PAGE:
The Mercedes C-class brings legendary Mercedes quality and reputation to a lower more reachable price. This means that you won't have to pay more to get the legendary badge. But does a lower price mean a compromised package?
Performance: There's a handful of engines to choose from. The new base engine is a 1.8-liter turbocharged four-cylinder with 201hp. A 3-liter six-cylinder with 228hp is next in line. Mid-range 3.5-liter six-cylinder has 268hp and the top of the range AMG-tuned 6.3-liter eight-cylinder with 451hp. Pick of the bunch is 1.8-liter four-cylinder with 201hp. It offers good fuel economy, decent pace and a price tag that's hard to resist. If you want the all-wheel-drive you're limited to the 3-liter six-cylinder with 228hp.
Ride & Handling: It isn't as sharp to drive as a BMW 3-series. But one will enjoy the C-class adaptive suspension which automatically sets the suspension to react to each road conditions. If you put it in sport mode, or opt for a sports suspension. You'll be greeted by a firm ride that can be uncomfortable over some surfaces. The C-class feels respectable in handling and is agile enough to entertain most drivers.
Refinement: The C-class filters out noise really well. The four-cylinder emits a distinct grunt when pushed hard. You'll hear the turbo whirl when you're coasting. But this is far from intrusive and annoying. The newly revised automatic transmission feels smooth when upshifting and is very responsive.
Behind the wheel: The C-class has a chunky switchgear for the main heater and stereo functions. This whole design is to make the instrument panel less cluttered. However, the whole design will leave your eyes lingering away from the road a little longer than you'd desire. The driving position is excellent, with plenty of adjustments to get comfortable.
Space & Practicality: The C-class can carry four adults in comfort, a fifth person will be pushing it due to the large transmission tunnel which intrudes into foot space. There's a large boot, and plenty of head and legroom to go around. The optional panoramic sunroof is best avoided because it eats into headroom.
Equipment: Every C-class comes well equipped. You get the typical array of features you'd expect on a car at this price range. However, features like Xenon headlamps, heated front seats and keyless start are optional on some trim levels and standard on others. At this price you'd expect these features to be standard. All-wheel-drive isn't optional across the range either like the BMW 3-series.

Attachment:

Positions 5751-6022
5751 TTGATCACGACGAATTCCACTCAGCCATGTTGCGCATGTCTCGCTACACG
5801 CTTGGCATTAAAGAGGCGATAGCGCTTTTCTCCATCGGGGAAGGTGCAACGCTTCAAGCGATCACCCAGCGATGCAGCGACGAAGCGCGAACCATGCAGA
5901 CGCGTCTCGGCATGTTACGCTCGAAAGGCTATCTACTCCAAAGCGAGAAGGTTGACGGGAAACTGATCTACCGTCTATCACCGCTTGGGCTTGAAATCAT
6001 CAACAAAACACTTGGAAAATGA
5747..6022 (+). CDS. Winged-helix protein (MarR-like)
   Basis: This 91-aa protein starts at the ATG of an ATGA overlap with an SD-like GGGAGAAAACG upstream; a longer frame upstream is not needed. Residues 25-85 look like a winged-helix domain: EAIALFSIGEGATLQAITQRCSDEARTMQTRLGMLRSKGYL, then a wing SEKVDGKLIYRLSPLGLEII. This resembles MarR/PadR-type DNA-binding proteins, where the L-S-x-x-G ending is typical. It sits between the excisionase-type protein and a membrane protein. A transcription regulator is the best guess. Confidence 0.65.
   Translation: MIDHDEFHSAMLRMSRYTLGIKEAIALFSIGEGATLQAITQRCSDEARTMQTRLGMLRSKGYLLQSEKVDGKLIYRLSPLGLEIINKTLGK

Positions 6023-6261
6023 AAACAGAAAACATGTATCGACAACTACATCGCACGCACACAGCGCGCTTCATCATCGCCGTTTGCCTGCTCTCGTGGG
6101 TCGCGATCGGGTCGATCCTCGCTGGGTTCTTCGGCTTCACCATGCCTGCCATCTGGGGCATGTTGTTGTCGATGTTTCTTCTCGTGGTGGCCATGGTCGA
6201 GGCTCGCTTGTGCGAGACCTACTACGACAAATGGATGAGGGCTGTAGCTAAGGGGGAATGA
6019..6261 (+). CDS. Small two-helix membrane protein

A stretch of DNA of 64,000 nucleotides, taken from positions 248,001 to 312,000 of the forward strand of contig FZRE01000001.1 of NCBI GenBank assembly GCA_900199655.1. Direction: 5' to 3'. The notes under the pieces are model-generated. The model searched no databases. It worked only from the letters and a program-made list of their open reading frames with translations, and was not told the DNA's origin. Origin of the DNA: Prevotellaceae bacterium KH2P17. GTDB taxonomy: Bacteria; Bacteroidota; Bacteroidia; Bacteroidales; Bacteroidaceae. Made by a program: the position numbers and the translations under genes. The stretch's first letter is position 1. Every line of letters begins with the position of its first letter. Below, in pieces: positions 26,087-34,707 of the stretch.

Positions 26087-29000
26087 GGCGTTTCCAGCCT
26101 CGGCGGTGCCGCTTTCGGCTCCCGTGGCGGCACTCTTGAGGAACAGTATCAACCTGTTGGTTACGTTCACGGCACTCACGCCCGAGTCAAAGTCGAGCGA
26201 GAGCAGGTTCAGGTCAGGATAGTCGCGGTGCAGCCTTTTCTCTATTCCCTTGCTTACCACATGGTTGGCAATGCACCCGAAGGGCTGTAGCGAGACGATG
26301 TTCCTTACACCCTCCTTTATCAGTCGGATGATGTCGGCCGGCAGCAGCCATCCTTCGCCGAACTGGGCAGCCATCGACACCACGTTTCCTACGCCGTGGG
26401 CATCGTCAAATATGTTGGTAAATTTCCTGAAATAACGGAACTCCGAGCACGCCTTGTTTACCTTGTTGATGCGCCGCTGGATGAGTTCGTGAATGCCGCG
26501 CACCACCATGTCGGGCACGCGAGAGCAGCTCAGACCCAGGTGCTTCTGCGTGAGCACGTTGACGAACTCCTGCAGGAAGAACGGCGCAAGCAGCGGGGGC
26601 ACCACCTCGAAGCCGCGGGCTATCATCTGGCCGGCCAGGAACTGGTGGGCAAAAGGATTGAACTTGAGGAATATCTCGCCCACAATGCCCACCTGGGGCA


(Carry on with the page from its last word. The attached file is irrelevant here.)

Buying & Owning: The C-class isn't a cheap car to buy, but strong resale values help take the sting out of the purchase. The turbo four-cylinder has decent fuel economy so your fuel bill shouldn't be too bad. The AMG with its screaming V8 engine is a hoot to drive, but racks in high running costs.
Quality & Reliability: Mercedes has drastically improved in terms of quality over the years. The newly revised interior feels more upscale than the previous model years. All the plastics feel sturdy and long lasting in quality. JD Power surveys have been positive from customers of the C-class.
Safety & Security: Seven airbags come standard on every C-class. There's even an airbag that protects the driver's knee. There's stability control and optional 4-matic all-wheel-drive system. Deadlocks aren't fitted as standard as Mercedes are against them.
Likes: Fun to drive, spacious and refined on most models, screaming fast AMG V8 performance.
Dislikes: All-wheel-drive not offered on all trims, sport models have a firm ride, some features should be standard across the range.
The C-class offers a little something for everyone. It's not as sharp to drive as a 3-series and its not as stylish as a Audi A4. But you do get a classy sedan that's well equipped and very comfortable to drive on long journeys. It may not beat the 3-series, but it does offer an attractive proposition that's well worth considering.
Devon's Pick: C250 Sport offers a smooth turbo engine with a decent starting price. Though the equipment level isn't the greatest and you'll have to pay extra for few bits that should be standard.